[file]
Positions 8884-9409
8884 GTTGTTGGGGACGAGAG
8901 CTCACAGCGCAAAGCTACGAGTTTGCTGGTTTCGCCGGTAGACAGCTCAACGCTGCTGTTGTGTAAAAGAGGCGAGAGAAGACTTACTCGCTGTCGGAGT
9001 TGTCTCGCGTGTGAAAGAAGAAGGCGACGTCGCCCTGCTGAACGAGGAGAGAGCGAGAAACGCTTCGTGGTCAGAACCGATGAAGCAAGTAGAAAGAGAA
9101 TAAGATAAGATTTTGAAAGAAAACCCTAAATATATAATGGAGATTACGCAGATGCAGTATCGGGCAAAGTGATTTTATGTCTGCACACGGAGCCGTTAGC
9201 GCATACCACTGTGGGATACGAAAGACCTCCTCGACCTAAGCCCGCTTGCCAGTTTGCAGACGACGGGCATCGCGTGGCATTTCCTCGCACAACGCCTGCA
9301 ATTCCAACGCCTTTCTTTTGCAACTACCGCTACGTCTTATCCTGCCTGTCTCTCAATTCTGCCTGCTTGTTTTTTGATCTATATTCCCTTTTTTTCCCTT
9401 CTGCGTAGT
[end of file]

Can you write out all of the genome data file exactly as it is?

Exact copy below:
Positions 8884-9409
8884 GTTGTTGGGGACGAGAG
8901 CTCACAGCGCAAAGCTACGAGTTTGCTGGTTTCGCCGGTAGACAGCTCAACGCTGCTGTTGTGTAAAAGAGGCGAGAGAAGACTTACTCGCTGTCGGAGT
9001 TGTCTCGCGTGTGAAAGAAGAAGGCGACGTCGCCCTGCTGAACGAGGAGAGAGCGAGAAACGCTTCGTGGTCAGAACCGATGAAGCAAGTAGAAAGAGAA
9101 TAAGATAAGATTTTGAAAGAAAACCCTAAATATATAATGGAGATTACGCAGATGCAGTATCGGGCAAAGTGATTTTATGTCTGCACACGGAGCCGTTAGC
9201 GCATACCACTGTGGGATACGAAAGACCTCCTCGACCTAAGCCCGCTTGCCAGTTTGCAGACGACGGGCATCGCGTGGCATTTCCTCGCACAACGCCTGCA
9301 ATTCCAACGCCTTTCTTTTGCAACTACCGCTACGTCTTATCCTGCCTGTCTCTCAATTCTGCCTGCTTGTTTTTTGATCTATATTCCCTTTTTTTCCCTT
9401 CTGCGTAGT